When the need arises for a very specific type of robot, odds are pretty good it exists in Japan. A new Japanese robot can make 2,500 fried tofu rolls per hour, puffing little triangles of tofu with air and stuffing them with rice with precision and speed.
It is so careful that the designers, based at Suzumo, compare it to a syringe: The fried tofu skin is opened quickly, and then more air is blown in so the rice can be inserted.
Inari sushi rolls are fried tofu triangles or squares stuffed with rice. It can be difficult to shove rice into the tight corners, but the new robot accomplishes this with ease. Now each bite is filled not only with fried soy snack but with soft grains of rice. You can run it on a slower setting, filling 1,200 pieces of inari sushi per hour. This machine went on sale in April and runs for $50,000, so get yours now.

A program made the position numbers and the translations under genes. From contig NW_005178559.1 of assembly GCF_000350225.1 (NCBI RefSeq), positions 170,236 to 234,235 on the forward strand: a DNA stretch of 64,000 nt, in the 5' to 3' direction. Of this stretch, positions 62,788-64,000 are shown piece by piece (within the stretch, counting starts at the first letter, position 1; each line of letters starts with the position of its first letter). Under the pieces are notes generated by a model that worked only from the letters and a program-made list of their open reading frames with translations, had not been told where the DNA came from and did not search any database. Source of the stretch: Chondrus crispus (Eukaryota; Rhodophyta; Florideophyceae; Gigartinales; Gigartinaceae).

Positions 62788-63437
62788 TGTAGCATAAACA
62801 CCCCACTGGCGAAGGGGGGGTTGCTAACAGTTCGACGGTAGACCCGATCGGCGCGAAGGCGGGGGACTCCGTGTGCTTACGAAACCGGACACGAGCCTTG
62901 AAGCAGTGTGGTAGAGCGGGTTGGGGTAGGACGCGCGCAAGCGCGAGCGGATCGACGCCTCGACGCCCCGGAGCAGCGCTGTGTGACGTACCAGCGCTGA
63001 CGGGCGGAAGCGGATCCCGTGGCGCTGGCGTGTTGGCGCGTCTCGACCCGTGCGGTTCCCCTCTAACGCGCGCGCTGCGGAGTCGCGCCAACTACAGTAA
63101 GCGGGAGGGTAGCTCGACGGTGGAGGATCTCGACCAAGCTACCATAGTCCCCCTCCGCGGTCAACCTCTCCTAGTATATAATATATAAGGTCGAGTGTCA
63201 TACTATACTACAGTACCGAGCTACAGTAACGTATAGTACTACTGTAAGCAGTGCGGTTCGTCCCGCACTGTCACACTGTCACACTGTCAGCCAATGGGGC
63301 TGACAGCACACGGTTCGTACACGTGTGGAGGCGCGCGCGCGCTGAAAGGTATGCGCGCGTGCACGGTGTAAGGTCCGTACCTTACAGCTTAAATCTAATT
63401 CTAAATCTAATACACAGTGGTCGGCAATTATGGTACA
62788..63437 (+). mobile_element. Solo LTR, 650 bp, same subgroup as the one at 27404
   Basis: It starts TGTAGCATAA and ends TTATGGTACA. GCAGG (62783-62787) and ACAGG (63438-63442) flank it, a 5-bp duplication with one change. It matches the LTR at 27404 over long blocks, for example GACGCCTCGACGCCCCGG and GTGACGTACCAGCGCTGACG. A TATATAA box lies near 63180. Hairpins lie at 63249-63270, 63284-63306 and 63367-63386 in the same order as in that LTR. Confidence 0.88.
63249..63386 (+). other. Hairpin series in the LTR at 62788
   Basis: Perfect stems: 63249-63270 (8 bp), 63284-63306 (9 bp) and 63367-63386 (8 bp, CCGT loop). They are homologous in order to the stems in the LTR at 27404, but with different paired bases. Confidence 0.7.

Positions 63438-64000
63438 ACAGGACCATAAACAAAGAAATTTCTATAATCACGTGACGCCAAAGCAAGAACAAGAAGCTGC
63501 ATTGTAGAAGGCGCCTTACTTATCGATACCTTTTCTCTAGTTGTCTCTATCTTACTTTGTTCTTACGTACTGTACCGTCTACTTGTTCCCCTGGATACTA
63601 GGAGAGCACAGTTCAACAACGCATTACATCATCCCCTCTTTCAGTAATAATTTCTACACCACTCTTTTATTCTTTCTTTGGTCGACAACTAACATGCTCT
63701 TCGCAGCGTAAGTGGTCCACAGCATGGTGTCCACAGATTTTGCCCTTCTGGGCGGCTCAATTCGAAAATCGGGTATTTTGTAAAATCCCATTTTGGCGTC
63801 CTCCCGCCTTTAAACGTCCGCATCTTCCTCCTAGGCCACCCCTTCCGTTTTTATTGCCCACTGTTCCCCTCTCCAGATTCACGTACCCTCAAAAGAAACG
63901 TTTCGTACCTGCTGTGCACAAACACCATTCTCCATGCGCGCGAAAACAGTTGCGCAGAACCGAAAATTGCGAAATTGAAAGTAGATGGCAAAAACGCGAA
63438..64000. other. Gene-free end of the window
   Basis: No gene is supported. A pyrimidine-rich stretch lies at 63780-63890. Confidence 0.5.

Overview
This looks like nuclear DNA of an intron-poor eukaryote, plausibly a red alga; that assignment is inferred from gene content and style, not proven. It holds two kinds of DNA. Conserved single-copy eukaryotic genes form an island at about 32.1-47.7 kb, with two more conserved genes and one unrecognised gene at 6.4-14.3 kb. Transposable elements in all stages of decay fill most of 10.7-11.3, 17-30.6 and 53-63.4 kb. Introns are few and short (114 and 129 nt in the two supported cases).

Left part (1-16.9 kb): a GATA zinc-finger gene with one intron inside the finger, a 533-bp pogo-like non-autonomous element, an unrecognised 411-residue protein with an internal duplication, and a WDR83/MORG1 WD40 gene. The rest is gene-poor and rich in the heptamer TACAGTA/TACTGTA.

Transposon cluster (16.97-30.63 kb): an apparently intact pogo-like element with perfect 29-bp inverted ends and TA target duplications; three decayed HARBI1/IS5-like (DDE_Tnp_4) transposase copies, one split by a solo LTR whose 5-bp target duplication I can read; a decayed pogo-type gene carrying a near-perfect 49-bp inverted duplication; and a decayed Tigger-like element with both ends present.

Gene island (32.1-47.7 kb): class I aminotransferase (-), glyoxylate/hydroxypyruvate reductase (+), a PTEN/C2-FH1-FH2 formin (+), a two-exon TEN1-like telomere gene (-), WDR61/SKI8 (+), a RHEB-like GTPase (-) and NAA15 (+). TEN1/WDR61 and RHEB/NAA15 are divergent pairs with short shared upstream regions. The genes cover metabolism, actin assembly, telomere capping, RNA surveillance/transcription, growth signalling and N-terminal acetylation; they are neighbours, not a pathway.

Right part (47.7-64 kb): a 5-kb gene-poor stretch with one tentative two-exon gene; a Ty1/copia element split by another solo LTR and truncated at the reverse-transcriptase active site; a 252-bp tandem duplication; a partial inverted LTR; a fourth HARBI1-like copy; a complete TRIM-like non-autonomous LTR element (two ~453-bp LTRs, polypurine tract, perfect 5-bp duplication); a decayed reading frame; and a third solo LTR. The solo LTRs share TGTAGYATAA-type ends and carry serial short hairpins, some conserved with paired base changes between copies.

Nigiri sushi is hand-made sushi; inari sushi is a fried tofu snack. We need a word for robot hand-made inari sushi.
Five amazing, clean technologies that will set us free, in this month's energy-focused issue. Also: how to build a better bomb detector, the robotic toys that are raising your children, a human catapult, the world's smallest arcade, and much more.